Froma Harrop: Who are outlaw bikers?

Count me among those mystified over the biker gang melee in Waco — a shootout that left nine dead. Why are these guys committing grown-up violence over the seemingly adolescent concern of who belongs to their group and who doesn’t? Who are they?

Steve Chapman: Prisons, the new asylums

A Bronx man died in police custody earlier this month after police responded to a 911 call. An Iraq combat veteran in El Paso serving a two-day DWI sentence died after being subdued by guards. A woman died after being Tasered by sheriff’s deputies in a Fairfax, Virginia, cell.

Scott Parks: Let me say this about that

Boy Scout leaders in the Frontier Trails District are going to have a lot to talk about when they assemble for their next Roundtable sessions on June 4 at First Baptist Church in Denton.

Susan Estrich: Hillary’s emails hardly shocking

Shocking. Forwarding non-classified material. I’m horrified. Seriously, I’m not.

AP file photo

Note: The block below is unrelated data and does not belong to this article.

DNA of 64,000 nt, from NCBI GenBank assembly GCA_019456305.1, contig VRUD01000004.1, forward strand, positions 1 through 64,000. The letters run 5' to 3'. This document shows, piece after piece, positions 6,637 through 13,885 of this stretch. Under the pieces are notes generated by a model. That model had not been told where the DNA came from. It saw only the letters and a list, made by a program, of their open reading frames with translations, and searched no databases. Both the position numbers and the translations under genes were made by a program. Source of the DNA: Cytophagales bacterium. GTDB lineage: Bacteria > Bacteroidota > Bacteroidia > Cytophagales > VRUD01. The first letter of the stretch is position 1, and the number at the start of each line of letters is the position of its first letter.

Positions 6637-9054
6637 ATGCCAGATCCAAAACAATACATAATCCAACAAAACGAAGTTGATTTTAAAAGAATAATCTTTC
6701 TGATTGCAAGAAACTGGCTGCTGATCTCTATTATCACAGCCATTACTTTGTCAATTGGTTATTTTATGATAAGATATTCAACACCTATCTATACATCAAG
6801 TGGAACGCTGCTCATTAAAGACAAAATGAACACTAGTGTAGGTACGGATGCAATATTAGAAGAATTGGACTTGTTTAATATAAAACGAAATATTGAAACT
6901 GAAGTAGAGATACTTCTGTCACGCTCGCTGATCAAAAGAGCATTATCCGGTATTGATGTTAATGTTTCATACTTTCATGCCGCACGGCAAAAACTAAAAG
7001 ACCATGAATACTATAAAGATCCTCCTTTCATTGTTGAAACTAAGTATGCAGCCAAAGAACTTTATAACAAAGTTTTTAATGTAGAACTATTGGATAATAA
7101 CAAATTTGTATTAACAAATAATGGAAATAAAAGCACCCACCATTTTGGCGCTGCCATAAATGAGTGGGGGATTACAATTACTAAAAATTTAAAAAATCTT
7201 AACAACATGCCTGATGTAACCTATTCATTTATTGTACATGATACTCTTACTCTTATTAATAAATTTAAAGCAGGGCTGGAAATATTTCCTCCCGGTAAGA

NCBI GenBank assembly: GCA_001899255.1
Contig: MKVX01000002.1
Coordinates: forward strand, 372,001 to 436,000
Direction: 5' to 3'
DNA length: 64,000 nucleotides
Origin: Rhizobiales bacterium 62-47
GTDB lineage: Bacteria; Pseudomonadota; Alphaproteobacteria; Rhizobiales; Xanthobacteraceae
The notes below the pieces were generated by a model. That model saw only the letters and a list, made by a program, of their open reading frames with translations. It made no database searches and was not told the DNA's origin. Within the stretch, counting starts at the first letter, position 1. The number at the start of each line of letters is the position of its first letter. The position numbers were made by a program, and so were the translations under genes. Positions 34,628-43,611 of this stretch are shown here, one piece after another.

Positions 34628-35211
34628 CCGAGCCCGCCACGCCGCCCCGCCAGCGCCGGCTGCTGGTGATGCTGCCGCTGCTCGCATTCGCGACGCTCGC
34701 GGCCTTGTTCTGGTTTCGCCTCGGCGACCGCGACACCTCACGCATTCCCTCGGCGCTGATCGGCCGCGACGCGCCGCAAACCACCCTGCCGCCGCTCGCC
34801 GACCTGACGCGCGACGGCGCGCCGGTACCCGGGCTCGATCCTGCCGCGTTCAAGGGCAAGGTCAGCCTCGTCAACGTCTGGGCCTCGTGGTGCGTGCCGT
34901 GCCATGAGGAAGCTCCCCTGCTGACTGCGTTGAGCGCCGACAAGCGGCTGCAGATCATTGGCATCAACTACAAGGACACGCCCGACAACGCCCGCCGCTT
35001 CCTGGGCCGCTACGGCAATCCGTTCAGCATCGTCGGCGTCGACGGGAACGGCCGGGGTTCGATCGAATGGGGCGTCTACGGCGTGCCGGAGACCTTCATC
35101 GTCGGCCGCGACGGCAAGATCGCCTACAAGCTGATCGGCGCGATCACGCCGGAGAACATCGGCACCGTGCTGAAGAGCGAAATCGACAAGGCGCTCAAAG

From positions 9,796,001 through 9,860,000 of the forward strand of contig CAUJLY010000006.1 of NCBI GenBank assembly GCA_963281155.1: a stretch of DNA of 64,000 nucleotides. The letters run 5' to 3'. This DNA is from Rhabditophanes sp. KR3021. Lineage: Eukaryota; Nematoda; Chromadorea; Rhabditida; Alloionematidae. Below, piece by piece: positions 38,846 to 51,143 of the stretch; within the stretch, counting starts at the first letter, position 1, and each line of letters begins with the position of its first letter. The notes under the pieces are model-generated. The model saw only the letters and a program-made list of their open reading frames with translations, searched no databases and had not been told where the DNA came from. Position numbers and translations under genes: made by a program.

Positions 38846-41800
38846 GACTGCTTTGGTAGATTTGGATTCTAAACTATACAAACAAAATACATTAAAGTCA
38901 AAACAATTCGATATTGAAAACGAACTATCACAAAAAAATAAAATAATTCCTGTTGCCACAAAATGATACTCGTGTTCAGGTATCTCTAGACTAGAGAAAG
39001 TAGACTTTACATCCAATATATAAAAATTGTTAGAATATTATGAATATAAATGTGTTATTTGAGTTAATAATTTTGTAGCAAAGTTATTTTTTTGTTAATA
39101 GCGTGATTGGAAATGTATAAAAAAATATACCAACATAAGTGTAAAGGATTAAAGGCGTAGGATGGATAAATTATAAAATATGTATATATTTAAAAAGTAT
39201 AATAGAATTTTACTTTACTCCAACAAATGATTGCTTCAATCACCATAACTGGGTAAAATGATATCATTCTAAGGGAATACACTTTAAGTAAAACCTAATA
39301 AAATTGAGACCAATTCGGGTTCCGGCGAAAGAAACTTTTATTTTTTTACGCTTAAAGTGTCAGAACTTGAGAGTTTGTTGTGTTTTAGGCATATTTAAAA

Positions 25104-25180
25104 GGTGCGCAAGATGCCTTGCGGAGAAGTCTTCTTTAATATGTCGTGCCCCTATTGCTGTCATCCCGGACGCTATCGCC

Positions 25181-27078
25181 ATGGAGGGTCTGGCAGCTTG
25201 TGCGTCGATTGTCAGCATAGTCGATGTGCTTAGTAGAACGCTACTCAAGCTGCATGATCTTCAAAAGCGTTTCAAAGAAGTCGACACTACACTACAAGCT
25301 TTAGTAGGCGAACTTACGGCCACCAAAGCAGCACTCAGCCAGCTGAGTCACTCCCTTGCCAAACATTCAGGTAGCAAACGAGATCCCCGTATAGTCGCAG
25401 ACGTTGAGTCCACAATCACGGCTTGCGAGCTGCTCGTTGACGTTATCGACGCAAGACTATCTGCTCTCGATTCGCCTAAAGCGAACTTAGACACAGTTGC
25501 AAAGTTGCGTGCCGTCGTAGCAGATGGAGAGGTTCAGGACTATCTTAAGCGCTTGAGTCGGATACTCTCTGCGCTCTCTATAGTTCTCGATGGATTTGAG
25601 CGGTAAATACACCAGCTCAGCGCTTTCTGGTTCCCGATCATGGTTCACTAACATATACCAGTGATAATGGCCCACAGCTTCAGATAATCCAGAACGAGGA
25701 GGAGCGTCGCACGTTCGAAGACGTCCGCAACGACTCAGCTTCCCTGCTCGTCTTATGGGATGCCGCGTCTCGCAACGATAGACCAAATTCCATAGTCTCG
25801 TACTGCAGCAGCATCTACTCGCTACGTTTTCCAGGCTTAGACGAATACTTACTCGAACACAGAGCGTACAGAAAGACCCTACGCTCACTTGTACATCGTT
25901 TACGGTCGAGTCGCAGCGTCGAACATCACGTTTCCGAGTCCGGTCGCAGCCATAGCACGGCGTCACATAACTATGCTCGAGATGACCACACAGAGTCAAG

Clarence Page: The thrill lives on

News that B.B. King has died aggravates my anecdotage, the stage of life in which every new development reminds you of an old story.

Jonah Goldberg: Faltering isn’t Jeb’s biggest problem

By now everyone has had their say about Jeb Bush’s terrible, horrible, no good, very bad week. The consensus is that Bush misheard Megyn Kelly’s “knowing what we know now” question about the Iraq War. I’m not convinced.

James Patterson / Guest Column

Congress is rewriting federal higher education policy. Sen. Lamar Alexander, R-Tenn., the chairman of the upper chamber’s Health, Education, Labor and Pensions Committee, recently outlined his reform agenda, which includes a measure that could force colleges to assume some of the financial risk for their students’ loans.

Froma Harrop: Death penalty for Tsarnaev hurst Boston

Why was 21-year-old Dzhokhar Tsarnaev sentenced to die in a state so generally opposed to capital punishment? A recent Boston Globe poll found that only 19 percent of Massachusetts residents wanted the Boston Marathon bomber put to death. The state hasn’t seen an execution since 1947.

Glenna Harris: Rely on teachers, not faulty tests

Twenty-eight thousand high school seniors across Texas have taken and passed all the courses required for graduation. Moreover, they have taken Advanced Placement tests, International Baccalaureate tests, SAT and ACT tests the old-fashioned way and scored well enough to be selected by colleges and military academies for admission.

Steve Chapman: Democrats abandon free trade